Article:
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United Nations Resolutions on Tibet

Three United Nations (UN) Resolutions were passed on Tibet in the 1960s. They were passed prior to 1972 when the People's Republic of China (PRC) became a member of the United Nations. 

Before 1972, China's seat at the UN was occupied by the nationalist government of Taiwan, who were anti-Communist and supported resolutions on Tibet.

Since 1972, when the PRC took over the seat at the UN, it has been virtually impossible to raise the issue of Tibet at the UN General Assembly or in the Security Council because China is a permanent member of the Security Council and has the right to use its veto. Any mention of Tibet at the UN will be vetoed by China. Therefore, most governments do not bother to raise the issue of Tibet at the UN.

21 October 1959

Resolution 1353 (XIV) called for "respect for the fundamental human rights of the Tibetan people and for their distinctive cultural and religious life."

Adopted by 45 votes to nine, 26 abstentions; Britain abstained.

12 December 1961

Resolution 1723 (XVI) called for "the cessation of practices which deprive the Tibetan people of their fundamental human rights and freedom including their rights to self-determination." It also expressed "the hope that member states will make all possible efforts as appropriate towards achieving the purpose of the present resolution."

Adopted by 56 votes to 11, 29 abstentions; Britain (after initial doubts) approved.

December 1965

Resolution 2079 (XX) renewed the call for "the cessation of all practices which deprive the Tibetan people of the human rights and fundamental freedoms which they have always enjoyed." Adopted by 43 votes to 26, with 22 abstentions. On this occasion the Indian delegate accused the Chinese of trying "to obliterate the Tibetan people" and of suppression that "surpasses anything that colonialists have done in the past to the people they ruled as slaves."

Britain supported the resolution.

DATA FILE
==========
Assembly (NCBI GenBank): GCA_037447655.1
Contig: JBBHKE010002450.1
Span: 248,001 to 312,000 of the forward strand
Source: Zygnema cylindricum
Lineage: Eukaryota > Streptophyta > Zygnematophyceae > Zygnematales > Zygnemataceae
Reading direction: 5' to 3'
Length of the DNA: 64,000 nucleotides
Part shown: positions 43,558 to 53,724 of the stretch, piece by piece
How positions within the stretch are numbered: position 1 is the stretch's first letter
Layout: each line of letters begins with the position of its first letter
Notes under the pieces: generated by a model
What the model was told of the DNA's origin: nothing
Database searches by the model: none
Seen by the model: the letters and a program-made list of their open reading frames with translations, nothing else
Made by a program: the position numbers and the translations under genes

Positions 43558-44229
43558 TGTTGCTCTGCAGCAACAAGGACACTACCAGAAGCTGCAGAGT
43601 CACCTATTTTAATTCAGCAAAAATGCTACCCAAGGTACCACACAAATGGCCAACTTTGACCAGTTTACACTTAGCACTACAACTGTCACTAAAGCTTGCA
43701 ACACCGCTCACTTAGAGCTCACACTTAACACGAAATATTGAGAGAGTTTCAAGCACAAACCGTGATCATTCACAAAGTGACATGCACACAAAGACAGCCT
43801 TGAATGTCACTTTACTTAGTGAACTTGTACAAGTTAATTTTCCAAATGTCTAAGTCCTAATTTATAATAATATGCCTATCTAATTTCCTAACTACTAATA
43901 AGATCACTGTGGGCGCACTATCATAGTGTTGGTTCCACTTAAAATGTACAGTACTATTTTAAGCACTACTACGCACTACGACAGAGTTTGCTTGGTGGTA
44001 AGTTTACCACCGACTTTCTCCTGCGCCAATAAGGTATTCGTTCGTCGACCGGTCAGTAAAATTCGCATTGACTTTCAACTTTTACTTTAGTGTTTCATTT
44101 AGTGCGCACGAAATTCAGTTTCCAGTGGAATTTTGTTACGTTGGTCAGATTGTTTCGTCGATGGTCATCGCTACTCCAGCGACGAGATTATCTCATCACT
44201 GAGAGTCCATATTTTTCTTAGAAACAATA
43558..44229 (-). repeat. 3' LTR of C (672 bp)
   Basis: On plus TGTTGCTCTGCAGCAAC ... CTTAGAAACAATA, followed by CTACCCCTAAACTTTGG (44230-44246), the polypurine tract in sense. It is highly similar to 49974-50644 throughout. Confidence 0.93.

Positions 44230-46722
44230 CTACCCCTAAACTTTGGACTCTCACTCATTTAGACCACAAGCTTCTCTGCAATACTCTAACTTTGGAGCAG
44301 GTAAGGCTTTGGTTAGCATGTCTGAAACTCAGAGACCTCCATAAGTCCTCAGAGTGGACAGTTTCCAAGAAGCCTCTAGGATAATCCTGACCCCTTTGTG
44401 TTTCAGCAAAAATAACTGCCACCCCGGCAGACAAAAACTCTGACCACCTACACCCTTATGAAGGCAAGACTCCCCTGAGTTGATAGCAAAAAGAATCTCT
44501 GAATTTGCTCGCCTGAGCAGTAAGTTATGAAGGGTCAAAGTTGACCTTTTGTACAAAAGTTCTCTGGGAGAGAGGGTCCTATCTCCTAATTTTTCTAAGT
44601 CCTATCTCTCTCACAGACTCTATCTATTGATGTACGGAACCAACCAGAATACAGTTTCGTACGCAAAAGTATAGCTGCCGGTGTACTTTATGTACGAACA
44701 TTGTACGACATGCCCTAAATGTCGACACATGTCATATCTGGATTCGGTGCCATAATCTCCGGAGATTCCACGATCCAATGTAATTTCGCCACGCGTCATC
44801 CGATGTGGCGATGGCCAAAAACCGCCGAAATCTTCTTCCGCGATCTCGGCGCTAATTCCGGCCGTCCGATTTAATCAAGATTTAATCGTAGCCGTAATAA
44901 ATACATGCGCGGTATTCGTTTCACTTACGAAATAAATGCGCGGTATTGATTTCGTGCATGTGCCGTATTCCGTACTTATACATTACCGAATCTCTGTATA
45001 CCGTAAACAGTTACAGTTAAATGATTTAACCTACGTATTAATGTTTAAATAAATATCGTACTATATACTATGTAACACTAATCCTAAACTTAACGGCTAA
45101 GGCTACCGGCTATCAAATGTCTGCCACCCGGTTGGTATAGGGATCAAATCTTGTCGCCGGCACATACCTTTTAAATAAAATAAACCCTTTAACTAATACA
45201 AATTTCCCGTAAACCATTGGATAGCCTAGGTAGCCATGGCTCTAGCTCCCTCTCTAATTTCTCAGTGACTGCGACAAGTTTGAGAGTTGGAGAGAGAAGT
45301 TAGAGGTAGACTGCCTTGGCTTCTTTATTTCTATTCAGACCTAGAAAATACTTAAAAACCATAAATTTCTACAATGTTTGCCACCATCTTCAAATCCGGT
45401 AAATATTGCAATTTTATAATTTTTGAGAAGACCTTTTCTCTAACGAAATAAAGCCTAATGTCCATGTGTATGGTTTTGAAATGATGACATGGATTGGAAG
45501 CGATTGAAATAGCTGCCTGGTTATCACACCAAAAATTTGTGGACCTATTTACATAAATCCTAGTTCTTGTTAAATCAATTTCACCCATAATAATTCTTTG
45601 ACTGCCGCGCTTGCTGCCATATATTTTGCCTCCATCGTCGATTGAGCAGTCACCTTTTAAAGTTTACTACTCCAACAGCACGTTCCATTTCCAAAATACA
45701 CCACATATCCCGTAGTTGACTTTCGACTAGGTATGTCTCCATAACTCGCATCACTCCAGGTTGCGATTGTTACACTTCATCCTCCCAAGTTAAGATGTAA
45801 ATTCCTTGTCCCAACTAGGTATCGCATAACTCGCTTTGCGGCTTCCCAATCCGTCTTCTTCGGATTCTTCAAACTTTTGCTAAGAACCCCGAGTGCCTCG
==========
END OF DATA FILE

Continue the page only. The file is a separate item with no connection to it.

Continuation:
The People's Republic of China joined the UN in 1971, and the Tibetan question was next mentioned in March 1985, by the International Fellowship of Reconciliation, a Non-Governmental Organisation. The Tibet issue was not raised by a government until March 1989, when Canada and Holland expressed concern about the situation in Tibet.

23 August 1991

The UN Sub-Commission on Prevention of Discrimination and Protection of Minorities adopted Resolution 1991/L.19 to express concern at "continuing reports of violations of fundamental human rights and freedoms which threaten the distinct cultural, religious and national identity of the Tibetan people". The resolution called on the Chinese Government "fully to respect the fundamental rights and freedoms of the Tibetan people". The resolution was passed by nine votes to seven, with four abstentions.
This was the first UN Resolution on Tibet since 1965 and the first formal statement on Tibet by a UN body since the People's Republic replaced Taiwan as the representative of China in 1971.
On 4 March 1992 a draft resolution on China's abuses of human rights including a specific mention of the treatment of Tibetans was proposed at the UN Commission on Human Rights.

A vote on a proposal "not to take a vote" was taken: 27 for, 15 against.


Further Resolutions Relevant to Human Rights in China

March 1994

China persuades the UN for the fourth year running to reject a modestly-worded resolution criticising its human rights record. 20 votes to 16 ruled that "no action" be taken on the resolution; 17 countries abstained.

The UK called for discussion of China to preserve the Commission¹s credibility. The US, however, supported the resolution only on condition that the European countries, as proposers, modified the wording so that Tibet was defined as a minority, and therefore as part of China.

This controversial insistence by the US on inserting a gratuitous statement about Tibet's political status in an inappropriate human rights context ran against European wishes, and led to fierce criticism from the Tibetan Government-in-Exile.

March 1995

China avoids censure on its human rights record by only one vote at the annual meeting of the Human Rights Commission of the UN in Geneva. The resolution included specific references to abuses in Tibet.

This was the first time the resolution had been debated.
From 1992 to 1994, all the resolutions were blocked by a procedural move called a Motion for No Action which was tabled by China.

In 1996 the Motion for No Action was again passed, after vigorous lobbying by Chinese diplomats to enlist the support of developing nations.

 

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